Monographic
Low-Code (and No-Code), tools to democratise the digitisation of companies
20 Apr 2023. 17:52
5 min. of reading

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Tags

  • SME maturity
    All
    Topic
    1. Tools
    Scope to digitize
    1. ICT infrastructure

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Low-Code and No-Code platforms allow the development of applications and technological tools in an online interface without the need to program and create code from scratch. Find out how they work in this monograph.

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Executive summary

Low-Code represents a "digital philosophy" consisting of "democratising" software development because it is not necessary to write code or programming languages; it can be created by anyone.

This considerably facilitates the digitalisation of SMEs and freelancers. If in Spanish Low-Code can be translated as "low code", No-Code would be "without code", and it is common to speak of both together.

They are platforms that allow the development of applications and technological tools in an online interface without the need to program and create code from scratch. Instead of having to create lines of code, the code base is already written and allows for flexible and interactive visualisation of what is being developed in a simpler and more effective way.

It works through a platform that allows you to move elements around (grab and drag) such as content boxes in the form of text, buttons, images, forms, etc. They are intuitive to facilitate their use by inexperienced people.

 

The advantages of Low-Code and No-Code are the following:

  • Easy to use.
  • Fast visualisation.
  • Cost reduction.
  • Solutions with internal knowledge of the business.
  • Low maintenance.
  • Adaptability and flexibility.
  • Enhancement of innovation.
  • Scalability.
  • Security.
  • Increased productivity.

No-Code solutions allow for simpler business cases, following the CRUD (Create, Read, Update and Delete) model, and without connections to third-party systems - other than the tool itself - while Low-Code applications allow for more complex and customised use cases.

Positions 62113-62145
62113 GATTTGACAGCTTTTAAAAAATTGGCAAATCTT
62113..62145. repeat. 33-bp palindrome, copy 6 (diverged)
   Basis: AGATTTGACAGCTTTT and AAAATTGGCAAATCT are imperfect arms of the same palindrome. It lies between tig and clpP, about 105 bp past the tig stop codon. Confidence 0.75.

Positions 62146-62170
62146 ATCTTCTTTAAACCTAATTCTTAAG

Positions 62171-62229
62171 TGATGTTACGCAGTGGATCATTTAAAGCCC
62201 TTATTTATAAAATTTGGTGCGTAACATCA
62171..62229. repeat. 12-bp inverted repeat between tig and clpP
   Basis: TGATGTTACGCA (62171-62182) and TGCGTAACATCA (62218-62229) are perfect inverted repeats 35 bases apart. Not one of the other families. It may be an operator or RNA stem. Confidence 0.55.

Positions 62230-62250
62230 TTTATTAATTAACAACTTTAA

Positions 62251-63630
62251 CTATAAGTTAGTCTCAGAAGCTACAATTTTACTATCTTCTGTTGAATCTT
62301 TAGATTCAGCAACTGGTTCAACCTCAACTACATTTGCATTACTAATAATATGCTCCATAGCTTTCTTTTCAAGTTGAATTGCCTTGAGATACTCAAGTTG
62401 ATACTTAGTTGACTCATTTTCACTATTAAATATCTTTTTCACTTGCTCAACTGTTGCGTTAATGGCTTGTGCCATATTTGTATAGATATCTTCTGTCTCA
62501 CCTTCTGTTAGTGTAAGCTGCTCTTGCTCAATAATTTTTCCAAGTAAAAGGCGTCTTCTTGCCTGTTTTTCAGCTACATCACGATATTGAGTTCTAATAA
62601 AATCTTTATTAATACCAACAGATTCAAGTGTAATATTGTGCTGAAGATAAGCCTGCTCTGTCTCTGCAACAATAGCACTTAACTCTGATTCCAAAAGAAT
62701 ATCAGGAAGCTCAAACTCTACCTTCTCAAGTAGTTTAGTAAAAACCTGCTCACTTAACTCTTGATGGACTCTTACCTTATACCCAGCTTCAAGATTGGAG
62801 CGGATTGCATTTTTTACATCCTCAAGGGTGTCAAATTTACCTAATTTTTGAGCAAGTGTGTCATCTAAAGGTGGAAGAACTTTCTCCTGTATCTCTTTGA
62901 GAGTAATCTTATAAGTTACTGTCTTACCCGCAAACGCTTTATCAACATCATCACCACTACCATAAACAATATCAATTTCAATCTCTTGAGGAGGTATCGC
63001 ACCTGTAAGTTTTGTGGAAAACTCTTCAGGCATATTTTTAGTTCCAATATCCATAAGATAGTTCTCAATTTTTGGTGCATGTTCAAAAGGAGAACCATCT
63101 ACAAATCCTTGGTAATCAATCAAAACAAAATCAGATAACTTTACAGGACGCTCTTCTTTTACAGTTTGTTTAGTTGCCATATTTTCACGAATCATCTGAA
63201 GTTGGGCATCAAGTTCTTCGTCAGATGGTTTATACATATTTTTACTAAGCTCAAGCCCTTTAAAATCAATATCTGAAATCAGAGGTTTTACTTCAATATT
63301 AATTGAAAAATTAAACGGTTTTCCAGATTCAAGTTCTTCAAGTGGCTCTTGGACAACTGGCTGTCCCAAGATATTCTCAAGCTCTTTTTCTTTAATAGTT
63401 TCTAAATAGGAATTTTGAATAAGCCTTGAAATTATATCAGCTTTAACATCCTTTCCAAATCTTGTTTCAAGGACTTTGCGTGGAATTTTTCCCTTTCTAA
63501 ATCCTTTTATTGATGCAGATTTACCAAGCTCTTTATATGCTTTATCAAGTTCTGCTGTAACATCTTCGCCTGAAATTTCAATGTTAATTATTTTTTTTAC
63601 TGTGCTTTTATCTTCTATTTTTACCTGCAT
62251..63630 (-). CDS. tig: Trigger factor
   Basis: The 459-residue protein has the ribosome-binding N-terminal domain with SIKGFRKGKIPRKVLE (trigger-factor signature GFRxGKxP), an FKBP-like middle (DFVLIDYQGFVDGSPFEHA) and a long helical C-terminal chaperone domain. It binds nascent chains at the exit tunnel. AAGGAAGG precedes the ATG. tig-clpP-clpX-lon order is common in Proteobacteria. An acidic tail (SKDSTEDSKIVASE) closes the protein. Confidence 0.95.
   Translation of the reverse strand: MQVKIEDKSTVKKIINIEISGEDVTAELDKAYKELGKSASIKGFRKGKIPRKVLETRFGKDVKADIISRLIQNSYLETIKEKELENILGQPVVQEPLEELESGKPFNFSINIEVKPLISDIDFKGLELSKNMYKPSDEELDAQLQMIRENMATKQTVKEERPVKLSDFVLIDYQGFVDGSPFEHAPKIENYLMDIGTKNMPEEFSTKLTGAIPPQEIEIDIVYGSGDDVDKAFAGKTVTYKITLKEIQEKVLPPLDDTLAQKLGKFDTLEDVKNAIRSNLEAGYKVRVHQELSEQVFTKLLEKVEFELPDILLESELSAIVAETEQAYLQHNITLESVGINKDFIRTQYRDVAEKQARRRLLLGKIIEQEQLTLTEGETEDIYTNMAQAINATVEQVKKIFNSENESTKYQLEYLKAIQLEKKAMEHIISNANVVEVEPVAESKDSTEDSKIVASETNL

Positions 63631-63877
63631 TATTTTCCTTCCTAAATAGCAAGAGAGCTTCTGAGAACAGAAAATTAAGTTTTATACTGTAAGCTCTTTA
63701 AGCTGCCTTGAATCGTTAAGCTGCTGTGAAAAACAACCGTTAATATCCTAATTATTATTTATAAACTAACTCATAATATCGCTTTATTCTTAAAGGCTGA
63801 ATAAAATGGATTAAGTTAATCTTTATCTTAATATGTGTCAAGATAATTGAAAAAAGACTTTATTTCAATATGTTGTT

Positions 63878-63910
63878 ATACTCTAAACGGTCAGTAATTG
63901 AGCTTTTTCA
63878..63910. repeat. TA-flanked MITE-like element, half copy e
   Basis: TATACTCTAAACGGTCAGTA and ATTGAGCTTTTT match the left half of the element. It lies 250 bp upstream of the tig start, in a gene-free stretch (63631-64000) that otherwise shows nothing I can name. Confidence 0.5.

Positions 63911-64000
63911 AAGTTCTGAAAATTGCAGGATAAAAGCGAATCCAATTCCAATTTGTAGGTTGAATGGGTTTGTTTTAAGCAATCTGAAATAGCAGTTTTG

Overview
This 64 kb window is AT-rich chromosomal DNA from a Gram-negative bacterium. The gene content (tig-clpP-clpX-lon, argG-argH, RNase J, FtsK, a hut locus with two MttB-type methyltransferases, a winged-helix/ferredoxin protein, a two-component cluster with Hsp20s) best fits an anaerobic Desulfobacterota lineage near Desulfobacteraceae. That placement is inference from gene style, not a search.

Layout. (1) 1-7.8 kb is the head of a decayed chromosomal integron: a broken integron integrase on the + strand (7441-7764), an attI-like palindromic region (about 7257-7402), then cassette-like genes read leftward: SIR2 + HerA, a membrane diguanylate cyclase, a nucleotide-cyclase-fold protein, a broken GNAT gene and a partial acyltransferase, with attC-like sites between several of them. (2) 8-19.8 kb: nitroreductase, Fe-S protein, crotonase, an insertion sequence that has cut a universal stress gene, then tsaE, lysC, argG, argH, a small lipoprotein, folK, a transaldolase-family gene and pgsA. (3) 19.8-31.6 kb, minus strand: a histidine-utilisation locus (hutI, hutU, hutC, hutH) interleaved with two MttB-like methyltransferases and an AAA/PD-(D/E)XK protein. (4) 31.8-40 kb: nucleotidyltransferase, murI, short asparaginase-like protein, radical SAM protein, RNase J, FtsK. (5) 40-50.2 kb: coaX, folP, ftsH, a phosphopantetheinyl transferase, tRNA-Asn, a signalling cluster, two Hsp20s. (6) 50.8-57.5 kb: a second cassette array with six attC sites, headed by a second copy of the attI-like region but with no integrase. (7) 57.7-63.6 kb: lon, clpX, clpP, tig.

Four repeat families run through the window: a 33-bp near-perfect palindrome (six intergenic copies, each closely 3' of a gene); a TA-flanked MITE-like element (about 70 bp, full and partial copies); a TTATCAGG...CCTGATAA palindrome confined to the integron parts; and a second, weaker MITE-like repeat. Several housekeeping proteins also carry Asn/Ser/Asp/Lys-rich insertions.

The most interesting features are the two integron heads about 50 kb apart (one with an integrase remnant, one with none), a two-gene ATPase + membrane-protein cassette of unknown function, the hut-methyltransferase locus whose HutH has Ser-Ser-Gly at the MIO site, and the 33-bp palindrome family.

In general they serve to "orchestrate processes", these tools allow the development of processes in an autonomous way, when it comes to repetitive processes.

Some customer-focused use cases are:

  1. Website design.
  2. Creation of a mobile application.
  3. Creation of dynamic online forms.
  4. Personalised notifications and automatic sending of emails.

 

Some use cases focused on internal management are:

  1. Accounting and invoice management.
  2. Collection and payment processes.
  3. Inventory creation.
  4. Automating payroll management.
  5. Timetable management.
  6. Talent attraction.
  7. Tracking statistics.
  8. Automated reporting.

 

The following methodology can be used to implement it in a business:

  1. Review of needs.
  2. Study the possibilities of automation.
  3. Study the possibilities of improvements to attract customers.
  4. Team building.
  5. Review of Low Code tools.
  6. Feasibility study.
  7. Define an implementation plan for the tool.

In terms of tools, there is an extensive catalogue. Most offer free initial versions, allowing you to try them out without having to make a commitment. All are easy to use, inexpensive and secure. The Low Code ones allow more potential in their development, although the advantage of the No Code ones is that they do not require programmers or specialised personnel, so they can be very useful for SMEs and freelancers.

Today, more than ever, it is within the reach of an SME to have these applications and web pages to expand its business.

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